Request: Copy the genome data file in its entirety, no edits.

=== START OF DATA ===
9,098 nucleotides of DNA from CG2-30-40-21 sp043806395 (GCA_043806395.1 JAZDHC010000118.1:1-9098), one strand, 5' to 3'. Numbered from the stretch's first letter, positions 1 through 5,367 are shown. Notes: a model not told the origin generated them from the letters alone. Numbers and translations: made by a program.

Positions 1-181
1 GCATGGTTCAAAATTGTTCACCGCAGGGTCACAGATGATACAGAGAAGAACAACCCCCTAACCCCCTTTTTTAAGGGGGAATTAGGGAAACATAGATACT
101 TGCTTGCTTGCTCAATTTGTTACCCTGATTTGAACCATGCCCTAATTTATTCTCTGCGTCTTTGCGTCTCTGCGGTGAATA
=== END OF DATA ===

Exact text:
9,098 nucleotides of DNA from CG2-30-40-21 sp043806395 (GCA_043806395.1 JAZDHC010000118.1:1-9098), one strand, 5' to 3'. Numbered from the stretch's first letter, positions 1 through 5,367 are shown. Notes: a model not told the origin generated them from the letters alone. Numbers and translations: made by a program.

Positions 1-181
1 GCATGGTTCAAAATTGTTCACCGCAGGGTCACAGATGATACAGAGAAGAACAACCCCCTAACCCCCTTTTTTAAGGGGGAATTAGGGAAACATAGATACT
101 TGCTTGCTTGCTCAATTTGTTACCCTGATTTGAACCATGCCCTAATTTATTCTCTGCGTCTTTGCGTCTCTGCGGTGAATA